Notes from the Underground Fyodor Dostoevsky
Notes From the Underground Fyodor Dostoevsky
The following entry presents criticism of Dostoevsky's novella Zapiski iz podpol'ya (1864; Notes from the Underground). See also, Fyodor Dostoevsky Criticism.
Acclaimed as one of the classics of modern literature for its experimental form and style, thematic complexity, and innovative depiction of character psychology, Notes from the Underground is perhaps the most influential of Dostoevsky's works. The novella consists of "notes" on the philosophy and experiences of a retired, embittered recluse living in squalor in St. Petersburg. In creating the fictional author of the notes, who is commonly designated as the "underground man" by critics, Dostoevsky introduced the anti-hero into Russian fiction and firmly established the archetype of the outsider in world literature. The underground man has been cited as the figurative progenitor of various fictional characters of Franz Kafka, André Gide, Jean-Paul Sartre, and Albert Camus, among others, and Notes is typically considered the single greatest literary precursor of Existentialist thought. Yet the philosophical dimension of the novella is only one aspect of a work that also fuses sociology, psychology, and politics. Despite these complexities, Notes from the Underground is perceived as principally sounding a theme that reverberates throughout Dostoevsky's writings: that science and materialism, so emphasized in the modern age, are inadequate substitutes for religion, love, and human understanding.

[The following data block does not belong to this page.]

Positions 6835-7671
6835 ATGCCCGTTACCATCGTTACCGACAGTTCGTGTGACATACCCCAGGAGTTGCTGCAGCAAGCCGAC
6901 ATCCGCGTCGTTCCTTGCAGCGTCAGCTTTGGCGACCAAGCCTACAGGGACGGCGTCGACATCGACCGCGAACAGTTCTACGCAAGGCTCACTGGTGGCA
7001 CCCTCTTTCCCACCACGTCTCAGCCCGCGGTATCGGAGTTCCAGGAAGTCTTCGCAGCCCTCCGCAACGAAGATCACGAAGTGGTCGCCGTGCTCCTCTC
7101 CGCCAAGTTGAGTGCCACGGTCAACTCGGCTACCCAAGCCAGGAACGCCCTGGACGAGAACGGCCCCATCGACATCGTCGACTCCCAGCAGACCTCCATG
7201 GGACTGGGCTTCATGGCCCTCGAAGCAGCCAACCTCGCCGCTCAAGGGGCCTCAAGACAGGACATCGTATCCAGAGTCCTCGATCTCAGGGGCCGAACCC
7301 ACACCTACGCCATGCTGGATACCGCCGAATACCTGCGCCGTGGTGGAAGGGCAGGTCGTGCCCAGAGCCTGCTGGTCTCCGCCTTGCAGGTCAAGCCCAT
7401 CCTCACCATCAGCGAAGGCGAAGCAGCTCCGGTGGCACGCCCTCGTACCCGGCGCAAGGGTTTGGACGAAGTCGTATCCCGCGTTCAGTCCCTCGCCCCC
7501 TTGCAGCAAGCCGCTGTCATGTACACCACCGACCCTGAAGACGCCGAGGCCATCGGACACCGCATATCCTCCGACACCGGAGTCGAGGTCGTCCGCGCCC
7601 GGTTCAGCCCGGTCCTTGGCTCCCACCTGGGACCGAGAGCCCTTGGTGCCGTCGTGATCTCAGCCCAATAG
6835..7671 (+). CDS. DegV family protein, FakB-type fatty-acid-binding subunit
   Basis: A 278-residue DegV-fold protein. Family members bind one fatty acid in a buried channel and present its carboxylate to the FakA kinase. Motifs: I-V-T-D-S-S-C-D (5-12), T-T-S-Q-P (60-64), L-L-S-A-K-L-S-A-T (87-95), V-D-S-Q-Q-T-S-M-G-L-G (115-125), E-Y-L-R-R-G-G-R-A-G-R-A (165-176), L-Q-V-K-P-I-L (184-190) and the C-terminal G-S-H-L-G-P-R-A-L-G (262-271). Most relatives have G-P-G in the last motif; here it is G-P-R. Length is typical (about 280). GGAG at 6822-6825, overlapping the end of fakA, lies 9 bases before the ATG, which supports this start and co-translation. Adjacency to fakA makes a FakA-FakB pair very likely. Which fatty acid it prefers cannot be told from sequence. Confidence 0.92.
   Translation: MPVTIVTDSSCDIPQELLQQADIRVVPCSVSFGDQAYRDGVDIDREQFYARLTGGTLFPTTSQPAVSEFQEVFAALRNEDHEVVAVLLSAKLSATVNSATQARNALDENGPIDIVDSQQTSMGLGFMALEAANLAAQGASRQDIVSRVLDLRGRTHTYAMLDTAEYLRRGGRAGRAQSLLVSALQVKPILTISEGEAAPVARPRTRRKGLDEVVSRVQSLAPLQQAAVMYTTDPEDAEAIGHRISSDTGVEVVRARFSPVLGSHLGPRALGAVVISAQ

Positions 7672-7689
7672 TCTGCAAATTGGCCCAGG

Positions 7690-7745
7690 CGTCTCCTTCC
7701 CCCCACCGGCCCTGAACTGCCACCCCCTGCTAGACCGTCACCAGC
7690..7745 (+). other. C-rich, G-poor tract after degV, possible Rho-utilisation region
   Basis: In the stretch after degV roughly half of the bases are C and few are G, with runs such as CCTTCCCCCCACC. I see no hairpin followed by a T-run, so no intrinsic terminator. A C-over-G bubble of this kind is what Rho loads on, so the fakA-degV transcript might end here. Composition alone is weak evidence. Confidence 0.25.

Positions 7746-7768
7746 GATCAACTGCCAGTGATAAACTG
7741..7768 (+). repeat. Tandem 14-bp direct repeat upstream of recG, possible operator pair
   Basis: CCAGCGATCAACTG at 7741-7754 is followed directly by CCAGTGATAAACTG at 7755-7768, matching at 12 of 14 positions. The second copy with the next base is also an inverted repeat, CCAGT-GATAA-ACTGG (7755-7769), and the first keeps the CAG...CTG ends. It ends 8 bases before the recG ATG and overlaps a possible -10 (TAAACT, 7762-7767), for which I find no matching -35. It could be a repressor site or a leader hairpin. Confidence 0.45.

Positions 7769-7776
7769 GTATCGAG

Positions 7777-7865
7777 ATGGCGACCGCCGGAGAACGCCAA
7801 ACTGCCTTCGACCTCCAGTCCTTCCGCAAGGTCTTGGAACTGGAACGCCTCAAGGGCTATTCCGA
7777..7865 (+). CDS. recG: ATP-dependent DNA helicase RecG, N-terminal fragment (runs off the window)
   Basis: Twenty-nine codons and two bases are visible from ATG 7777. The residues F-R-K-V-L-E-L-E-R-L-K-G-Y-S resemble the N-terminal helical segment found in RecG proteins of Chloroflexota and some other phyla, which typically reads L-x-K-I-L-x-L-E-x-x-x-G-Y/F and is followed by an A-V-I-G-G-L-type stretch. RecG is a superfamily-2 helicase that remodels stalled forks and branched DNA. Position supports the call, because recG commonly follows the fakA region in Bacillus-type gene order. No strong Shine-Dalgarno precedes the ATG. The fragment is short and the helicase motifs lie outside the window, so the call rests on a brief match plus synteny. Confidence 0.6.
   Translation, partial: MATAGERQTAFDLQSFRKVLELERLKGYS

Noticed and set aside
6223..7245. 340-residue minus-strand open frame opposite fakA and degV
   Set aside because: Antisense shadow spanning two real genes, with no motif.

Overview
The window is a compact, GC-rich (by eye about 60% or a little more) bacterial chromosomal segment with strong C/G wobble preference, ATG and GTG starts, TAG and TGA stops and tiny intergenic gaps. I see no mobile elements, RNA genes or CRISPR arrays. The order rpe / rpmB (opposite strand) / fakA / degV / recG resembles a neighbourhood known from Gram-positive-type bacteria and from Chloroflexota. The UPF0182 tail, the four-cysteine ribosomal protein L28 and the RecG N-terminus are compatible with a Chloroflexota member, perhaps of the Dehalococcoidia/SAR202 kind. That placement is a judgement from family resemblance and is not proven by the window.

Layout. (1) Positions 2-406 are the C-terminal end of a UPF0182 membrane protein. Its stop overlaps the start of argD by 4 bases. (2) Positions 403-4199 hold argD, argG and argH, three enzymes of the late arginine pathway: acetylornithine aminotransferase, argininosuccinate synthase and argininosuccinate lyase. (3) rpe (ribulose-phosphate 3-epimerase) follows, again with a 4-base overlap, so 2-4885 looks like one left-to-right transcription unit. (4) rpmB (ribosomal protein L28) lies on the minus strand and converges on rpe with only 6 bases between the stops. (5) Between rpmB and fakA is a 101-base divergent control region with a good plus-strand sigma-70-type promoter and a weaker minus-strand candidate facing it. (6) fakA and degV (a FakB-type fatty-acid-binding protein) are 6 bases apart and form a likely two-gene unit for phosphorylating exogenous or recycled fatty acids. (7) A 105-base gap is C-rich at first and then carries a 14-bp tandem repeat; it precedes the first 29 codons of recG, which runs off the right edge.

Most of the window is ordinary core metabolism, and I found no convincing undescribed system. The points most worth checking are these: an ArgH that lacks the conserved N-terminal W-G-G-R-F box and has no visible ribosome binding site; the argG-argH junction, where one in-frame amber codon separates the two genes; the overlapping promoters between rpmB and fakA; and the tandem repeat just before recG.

Plot and Major CharactersThe notes of the underground man consist of two sections, "The Underground," a theoretical creed setting forth the fictional author's personal philosophy, and "Apropos of the Wet Snow," in which he recollects several experiences of his twenty-fourth year that anticipate his present condition and philosophy. In the course of his diatribe, the fictional author reveals many traits: he is ineffectual, resentful, alienated, ambivalent, introspective, and self-contradictory. Although he claims that his first-person, monologic notes are not written for anyone else, he nevertheless addresses an imaginary audience and anticipates its responses, thus giving the work the tenor of dialogue. In "The Underground," the author attacks contemporary theories on the nature of humanity and refuses to submit to a life defined by laws of reason and science, which he equates with the incogitant passivity of a "piano-key." This denial has led him to acts of perversity and debauchery in the attempt to demonstrate free will and the intangible human qualities that he claims to cherish. The first incident described in "Apropos of the Wet Snow" is an ambiguous encounter with an army officer that the underground man interprets as a personal affront. For two years the narrator plots a revenge that produces equally ambiguous results. The author then relates another story in which he intrudes upon a dinner party held by former schoolmates and proceeds to embarrass himself by insulting the others and flaunting his averred superior intelligence. When the party subsides, the underground man follows his former schoolmates to a brothel, where he asserts his superiority over a prostitute, Liza (also transliterated as Lisa), whom he manipulates with a noble speech and a lofty offer of assistance. Three days later, Liza appears at the underground man's abode, only to realize his meanness and unhappiness. He is humiliated at having been exposed and is unable to accept her consoling love. Shortly thereafter the notes abruptly end, with the underground man purporting that he will write no more; a comment contradicted by the heretofore silent "editor" of the notes who closes the novella by adding that the underground man "could not help going on."